Live 2017

A study recently published in Neurology suggests that simple odour identification tests may help track the progression of the disease before symptoms actually appear. According to Dr. John Breitner, director of the Centre for Studies on Prevention of Alzheimer’s Disease at the Douglas Mental Health Research Centre, Professor of psychiatry at the McGill University Faculty of Medicine and one of the authors on the study, “if we can delay the onset of symptoms by just five years, we should be able to reduce the prevalence and severity of these symptoms by more than 50%.”
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Live 2017

A recent study published in the journal Genes & Development highlights the work of Drs. Vincent Giguère and Étienne Audet-Walsh of the Goodman Cancer Research Centre, in collaboration with a team of researchers led by Dr. Simone Chevalier at the McGill University Health Centre, who successfully identified an mTOR-dependent gene signature which could help predict recurrence in prostate cancer patients.
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Live 2017

Dr. Milena Garofalo, completing her Master’s degree in Experimental Surgery while on sabbatical from her residency training, recognized early on a need to integrate more simulation-based training in the Obstetrics and Gynecology Residency Program at McGill University. Dr. Garofalo recently completed a literature review which compared national obstetrics and gynaecology curricula and integration of competency-based medical education in five countries, the results of which were published in the July 2017 edition of the Journal of Obstetrics and Gyneacology of Canada.
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Live 2017

The discovery of a new biological pathway involved in pain processing offers hope of using existing cancer drugs to replace the use of opioids in chronic pain treatment, according to scientists at McGill University.
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Live 2017

Human-computer interactions, such as playing video games, can have a negative impact on the brain, says a new Canadian study published in Molecular Psychiatry. In a series of studies Dr. Véronique Bohbot (Douglas Mental Health University Institute; CIUSSS de l’Ouest-de-l’Île-de-Montréal) and Dr. Greg West (Université de Montréal) demonstrate that the way that action video game players use their brains changes the impact the games have on their nervous system.
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Live 2017

Eric Latimer, a professor in McGill’s Department of Psychiatry and researcher at the Douglas Mental Health University Institute, is the lead author of a new study published in the journal CMAJ Open, which presents the first comprehensive evaluation of how much major Canadian cities spend on homeless people with mental illness.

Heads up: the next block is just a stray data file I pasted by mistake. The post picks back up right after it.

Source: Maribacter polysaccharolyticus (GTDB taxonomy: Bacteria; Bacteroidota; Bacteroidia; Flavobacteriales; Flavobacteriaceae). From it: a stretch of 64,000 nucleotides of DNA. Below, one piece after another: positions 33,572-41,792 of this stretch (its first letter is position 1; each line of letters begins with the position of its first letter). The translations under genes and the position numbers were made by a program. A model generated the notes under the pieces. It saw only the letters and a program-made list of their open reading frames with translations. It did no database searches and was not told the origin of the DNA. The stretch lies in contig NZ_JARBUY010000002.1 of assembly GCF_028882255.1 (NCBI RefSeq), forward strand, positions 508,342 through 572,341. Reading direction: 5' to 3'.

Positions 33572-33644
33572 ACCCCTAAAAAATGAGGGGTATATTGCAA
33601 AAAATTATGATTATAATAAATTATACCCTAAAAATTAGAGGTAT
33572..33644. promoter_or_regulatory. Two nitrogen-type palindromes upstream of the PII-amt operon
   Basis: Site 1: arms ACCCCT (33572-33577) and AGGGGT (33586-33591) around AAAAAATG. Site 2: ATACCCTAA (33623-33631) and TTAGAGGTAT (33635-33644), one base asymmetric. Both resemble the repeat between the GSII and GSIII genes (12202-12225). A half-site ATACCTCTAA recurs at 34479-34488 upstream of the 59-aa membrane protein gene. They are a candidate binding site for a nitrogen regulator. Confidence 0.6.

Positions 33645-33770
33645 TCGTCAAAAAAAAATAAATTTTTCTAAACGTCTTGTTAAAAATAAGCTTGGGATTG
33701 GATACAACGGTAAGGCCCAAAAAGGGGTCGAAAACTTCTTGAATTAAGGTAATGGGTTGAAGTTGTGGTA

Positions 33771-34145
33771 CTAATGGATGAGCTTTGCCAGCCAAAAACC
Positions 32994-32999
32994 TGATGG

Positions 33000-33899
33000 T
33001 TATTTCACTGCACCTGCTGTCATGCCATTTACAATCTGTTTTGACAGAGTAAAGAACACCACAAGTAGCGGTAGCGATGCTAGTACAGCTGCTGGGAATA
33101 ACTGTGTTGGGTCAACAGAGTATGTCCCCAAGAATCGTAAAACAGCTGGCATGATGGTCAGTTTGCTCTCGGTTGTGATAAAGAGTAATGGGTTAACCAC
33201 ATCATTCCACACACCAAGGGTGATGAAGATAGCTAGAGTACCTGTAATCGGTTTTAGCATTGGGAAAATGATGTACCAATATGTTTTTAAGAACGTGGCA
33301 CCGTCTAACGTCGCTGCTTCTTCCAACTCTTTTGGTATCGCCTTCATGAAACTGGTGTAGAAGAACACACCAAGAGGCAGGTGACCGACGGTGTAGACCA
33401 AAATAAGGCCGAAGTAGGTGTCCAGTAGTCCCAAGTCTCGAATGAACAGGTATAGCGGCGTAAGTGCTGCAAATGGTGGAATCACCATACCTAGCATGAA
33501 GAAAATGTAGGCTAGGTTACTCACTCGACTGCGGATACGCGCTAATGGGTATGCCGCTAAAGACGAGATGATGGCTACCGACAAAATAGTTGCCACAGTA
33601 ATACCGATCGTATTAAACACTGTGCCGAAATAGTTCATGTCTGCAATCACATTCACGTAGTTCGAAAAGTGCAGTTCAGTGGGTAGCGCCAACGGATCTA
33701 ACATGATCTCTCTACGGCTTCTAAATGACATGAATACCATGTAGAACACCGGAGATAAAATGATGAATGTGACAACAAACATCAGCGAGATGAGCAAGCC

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Live 2017

A new study published in the American Journal of Clinical Nutrition suggests that consistent intake of protein is the key ingredient to maintaining muscle strength in old age. According to Dr. Stéphanie Chevalier, Assistant Professor in the Department of Medicine at McGill, “The important point is to create three meal occasions with sufficient protein to stimulate muscle building and greater strength, instead of just one.”
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Live 2017

A collaborative effort by researchers from Dell Medical School at The University of Texas, New York University and McGill University shed light on fear generalization, a core component of anxiety and stress-related disorders. According to a paper recently published in the Proceedings of the National Academy of Sciences, the presence of acute stress must be accompanied by the passage of time to bring about an overgeneralized fear response.
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Live 2017

For people suffering from depression, a day without treatment can seem like a lifetime. A new study explains why the most commonly prescribed antidepressants can take as long as six weeks to have an effect. The findings could one day lead to more effective and faster acting drugs.
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Live 2017

Dr. Nitika Pant Pai, Associate Professor of Medicine at McGill, is the developer behind a smartphone app called HIVSmart! which enables self-testing for HIV. More recently, Dr. Pai has piloted a similar screening technology that capably detects HIV and HCV simultaneously, which was highlighted by the Economist as a key strategy in preventing the “silent epidemic.”
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